As to the Valjoux 22, it generally had no flyback function- I'd hazard a guess, that a flyback version would indeed have a different calibre number. Generally, my point is, that the same cases as the ones made for some of the Type XX and XXI watches could have been supplied by an external supplier, and could have been used in perfectly civilian watches (not even the civilian market versions of the XX/XXI). That said, if the case of that Valjoux 22-powered possible frankenwatch didn't have military markings, it's likely, that the watch wasn't a franken, but simply it used the same cases as the Type XX (of course, not as in the Vixa, which was built by Hanhart).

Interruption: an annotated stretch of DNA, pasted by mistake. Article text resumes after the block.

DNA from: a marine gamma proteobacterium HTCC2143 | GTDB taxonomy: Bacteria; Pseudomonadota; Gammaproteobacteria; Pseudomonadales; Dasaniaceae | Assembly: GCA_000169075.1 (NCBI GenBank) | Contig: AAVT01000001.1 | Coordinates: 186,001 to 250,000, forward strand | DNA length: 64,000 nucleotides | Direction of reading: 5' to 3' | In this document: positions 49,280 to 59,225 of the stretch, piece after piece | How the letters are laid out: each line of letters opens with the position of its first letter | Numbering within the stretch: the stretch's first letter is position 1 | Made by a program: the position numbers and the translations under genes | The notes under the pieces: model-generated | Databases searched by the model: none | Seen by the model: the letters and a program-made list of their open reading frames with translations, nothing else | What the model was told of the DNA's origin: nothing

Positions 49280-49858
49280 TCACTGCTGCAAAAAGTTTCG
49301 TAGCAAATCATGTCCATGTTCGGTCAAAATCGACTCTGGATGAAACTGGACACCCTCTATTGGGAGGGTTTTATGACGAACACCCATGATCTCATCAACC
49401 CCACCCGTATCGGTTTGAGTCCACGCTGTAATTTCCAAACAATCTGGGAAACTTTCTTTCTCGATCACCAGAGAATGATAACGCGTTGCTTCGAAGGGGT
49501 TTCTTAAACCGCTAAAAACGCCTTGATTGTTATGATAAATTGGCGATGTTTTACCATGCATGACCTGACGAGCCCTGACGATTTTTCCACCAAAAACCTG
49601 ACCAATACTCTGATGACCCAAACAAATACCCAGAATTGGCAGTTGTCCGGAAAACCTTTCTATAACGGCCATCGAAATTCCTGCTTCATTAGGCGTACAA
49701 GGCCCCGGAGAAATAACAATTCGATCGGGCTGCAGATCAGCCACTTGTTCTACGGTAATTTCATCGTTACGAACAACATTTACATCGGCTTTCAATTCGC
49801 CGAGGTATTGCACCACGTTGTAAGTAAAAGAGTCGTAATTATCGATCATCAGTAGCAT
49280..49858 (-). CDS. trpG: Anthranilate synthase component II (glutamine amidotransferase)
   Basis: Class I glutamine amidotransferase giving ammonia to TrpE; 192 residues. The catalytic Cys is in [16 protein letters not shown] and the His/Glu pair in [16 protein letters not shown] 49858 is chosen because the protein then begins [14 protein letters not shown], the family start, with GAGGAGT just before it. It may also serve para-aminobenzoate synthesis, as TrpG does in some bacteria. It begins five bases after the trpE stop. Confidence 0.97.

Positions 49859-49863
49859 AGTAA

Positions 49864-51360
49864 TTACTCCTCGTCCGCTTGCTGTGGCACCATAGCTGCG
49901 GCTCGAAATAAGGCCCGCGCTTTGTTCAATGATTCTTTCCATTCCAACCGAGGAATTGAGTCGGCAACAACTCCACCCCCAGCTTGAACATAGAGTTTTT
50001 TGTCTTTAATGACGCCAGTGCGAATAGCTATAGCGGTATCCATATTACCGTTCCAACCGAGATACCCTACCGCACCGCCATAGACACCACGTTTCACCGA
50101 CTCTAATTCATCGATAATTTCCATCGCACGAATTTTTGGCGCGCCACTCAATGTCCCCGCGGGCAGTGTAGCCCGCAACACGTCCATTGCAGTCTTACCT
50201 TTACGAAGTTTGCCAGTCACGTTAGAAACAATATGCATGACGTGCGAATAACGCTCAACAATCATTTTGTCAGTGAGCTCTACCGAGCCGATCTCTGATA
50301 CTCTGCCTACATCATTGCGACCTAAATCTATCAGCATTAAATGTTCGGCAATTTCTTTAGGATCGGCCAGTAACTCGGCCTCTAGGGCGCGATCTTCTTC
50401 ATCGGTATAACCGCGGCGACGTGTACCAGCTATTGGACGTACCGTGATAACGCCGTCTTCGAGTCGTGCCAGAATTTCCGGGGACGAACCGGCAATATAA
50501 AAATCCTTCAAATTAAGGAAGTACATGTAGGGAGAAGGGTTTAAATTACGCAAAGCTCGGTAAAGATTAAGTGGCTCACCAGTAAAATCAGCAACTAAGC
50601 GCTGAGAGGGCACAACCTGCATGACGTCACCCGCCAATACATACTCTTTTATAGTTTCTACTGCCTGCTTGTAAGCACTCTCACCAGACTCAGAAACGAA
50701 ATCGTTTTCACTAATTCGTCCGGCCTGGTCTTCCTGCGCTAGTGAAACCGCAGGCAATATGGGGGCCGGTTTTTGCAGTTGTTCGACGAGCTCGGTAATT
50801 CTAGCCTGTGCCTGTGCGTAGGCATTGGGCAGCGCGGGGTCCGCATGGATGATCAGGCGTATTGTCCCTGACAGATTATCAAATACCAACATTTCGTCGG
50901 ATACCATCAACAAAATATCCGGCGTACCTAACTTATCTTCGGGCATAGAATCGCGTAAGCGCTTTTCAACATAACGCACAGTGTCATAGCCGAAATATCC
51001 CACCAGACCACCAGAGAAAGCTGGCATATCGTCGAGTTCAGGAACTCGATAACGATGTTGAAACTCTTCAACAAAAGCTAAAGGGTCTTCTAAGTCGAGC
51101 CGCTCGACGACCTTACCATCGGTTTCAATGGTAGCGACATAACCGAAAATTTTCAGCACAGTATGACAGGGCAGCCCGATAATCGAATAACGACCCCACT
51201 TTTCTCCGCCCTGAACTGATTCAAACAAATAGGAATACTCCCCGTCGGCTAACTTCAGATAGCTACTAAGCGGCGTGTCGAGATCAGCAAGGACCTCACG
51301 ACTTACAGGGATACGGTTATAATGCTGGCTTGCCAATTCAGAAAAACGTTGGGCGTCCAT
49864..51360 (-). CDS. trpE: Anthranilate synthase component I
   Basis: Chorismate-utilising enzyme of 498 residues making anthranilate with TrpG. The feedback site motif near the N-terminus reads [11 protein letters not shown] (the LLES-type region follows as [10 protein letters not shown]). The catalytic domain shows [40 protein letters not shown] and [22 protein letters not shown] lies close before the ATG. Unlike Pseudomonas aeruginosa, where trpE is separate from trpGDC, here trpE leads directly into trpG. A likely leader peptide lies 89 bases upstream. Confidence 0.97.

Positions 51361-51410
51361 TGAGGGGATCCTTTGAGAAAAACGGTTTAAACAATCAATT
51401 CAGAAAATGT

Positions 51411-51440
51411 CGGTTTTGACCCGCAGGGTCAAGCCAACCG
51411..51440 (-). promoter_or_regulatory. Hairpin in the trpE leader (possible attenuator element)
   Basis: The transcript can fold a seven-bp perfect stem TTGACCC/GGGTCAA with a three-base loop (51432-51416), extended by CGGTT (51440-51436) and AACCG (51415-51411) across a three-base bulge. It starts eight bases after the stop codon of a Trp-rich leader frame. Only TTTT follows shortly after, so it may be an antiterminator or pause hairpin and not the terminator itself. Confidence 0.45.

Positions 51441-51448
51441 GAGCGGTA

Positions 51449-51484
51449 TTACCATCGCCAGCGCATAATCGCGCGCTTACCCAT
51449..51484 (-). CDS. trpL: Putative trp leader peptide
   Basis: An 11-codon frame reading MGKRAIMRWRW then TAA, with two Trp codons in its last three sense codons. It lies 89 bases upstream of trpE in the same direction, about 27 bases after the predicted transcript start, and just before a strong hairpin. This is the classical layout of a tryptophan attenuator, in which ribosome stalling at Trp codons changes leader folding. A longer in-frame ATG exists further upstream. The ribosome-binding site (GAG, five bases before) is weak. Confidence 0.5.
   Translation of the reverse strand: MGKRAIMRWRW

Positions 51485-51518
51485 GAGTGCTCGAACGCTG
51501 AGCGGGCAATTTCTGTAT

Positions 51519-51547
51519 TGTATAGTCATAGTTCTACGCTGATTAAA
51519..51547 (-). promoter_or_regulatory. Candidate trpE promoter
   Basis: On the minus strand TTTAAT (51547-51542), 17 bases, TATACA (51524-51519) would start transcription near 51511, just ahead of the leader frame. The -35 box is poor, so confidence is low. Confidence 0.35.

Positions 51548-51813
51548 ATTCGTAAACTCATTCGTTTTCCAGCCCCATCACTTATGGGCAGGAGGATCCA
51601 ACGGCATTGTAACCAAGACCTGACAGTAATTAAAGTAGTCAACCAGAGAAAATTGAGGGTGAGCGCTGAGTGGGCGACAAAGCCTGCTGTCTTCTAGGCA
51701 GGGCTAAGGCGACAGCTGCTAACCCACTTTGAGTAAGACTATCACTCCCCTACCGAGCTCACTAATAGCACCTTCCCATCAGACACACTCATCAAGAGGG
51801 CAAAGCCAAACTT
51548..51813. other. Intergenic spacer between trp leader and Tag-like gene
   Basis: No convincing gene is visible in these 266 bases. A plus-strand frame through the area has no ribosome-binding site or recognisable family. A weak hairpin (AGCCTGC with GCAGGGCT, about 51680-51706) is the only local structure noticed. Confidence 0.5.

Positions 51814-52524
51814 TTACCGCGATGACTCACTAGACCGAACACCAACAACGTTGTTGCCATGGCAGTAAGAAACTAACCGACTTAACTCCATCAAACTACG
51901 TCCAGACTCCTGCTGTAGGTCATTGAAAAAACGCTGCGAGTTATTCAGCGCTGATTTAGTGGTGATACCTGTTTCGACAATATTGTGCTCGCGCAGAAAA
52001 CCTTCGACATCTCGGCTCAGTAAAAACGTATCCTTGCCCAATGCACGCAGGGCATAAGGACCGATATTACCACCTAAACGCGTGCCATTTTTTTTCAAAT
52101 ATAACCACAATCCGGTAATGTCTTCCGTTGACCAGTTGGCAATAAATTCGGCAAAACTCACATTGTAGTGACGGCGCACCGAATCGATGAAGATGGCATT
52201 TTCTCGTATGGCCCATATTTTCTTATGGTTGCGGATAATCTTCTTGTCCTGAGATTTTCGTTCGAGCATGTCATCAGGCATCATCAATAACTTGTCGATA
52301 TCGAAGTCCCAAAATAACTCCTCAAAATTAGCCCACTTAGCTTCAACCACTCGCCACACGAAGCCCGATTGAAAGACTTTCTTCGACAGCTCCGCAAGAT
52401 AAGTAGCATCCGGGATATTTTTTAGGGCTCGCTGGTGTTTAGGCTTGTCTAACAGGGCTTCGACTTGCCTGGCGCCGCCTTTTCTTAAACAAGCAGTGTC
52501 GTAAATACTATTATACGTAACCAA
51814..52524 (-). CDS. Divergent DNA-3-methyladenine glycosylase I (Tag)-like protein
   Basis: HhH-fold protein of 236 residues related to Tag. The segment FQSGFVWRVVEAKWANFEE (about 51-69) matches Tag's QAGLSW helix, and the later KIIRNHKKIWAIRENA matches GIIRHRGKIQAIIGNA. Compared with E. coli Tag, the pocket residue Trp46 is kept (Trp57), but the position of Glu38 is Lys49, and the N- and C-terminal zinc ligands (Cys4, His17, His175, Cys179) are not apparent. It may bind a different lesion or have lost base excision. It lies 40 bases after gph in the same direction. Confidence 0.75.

Returning to flyback Valjoux movements, I'm mostly familiar with the 720 (flyback version of the smaller 13''' cal. 72) used in the Type XXI. It seems like there's very little to be found, about the flyback 22 as such (i.e. any details on the ebauche itself). I had mostly the 720 (I made a bit of a mistake there- a normal 22 would fit a non-Vixa/non-Auricoste Type XX case alright, it wouldn't fit the XXI case for the 720) in mind when mentioning the size difference.
 
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Discussion Starter · #13 ·
What do you think the Election watch above might be worth? At the very least, it's a nice, vintage chronograph with a slick bezel
 

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Well, negotiations have broken down, so I'll just post the watch I came across: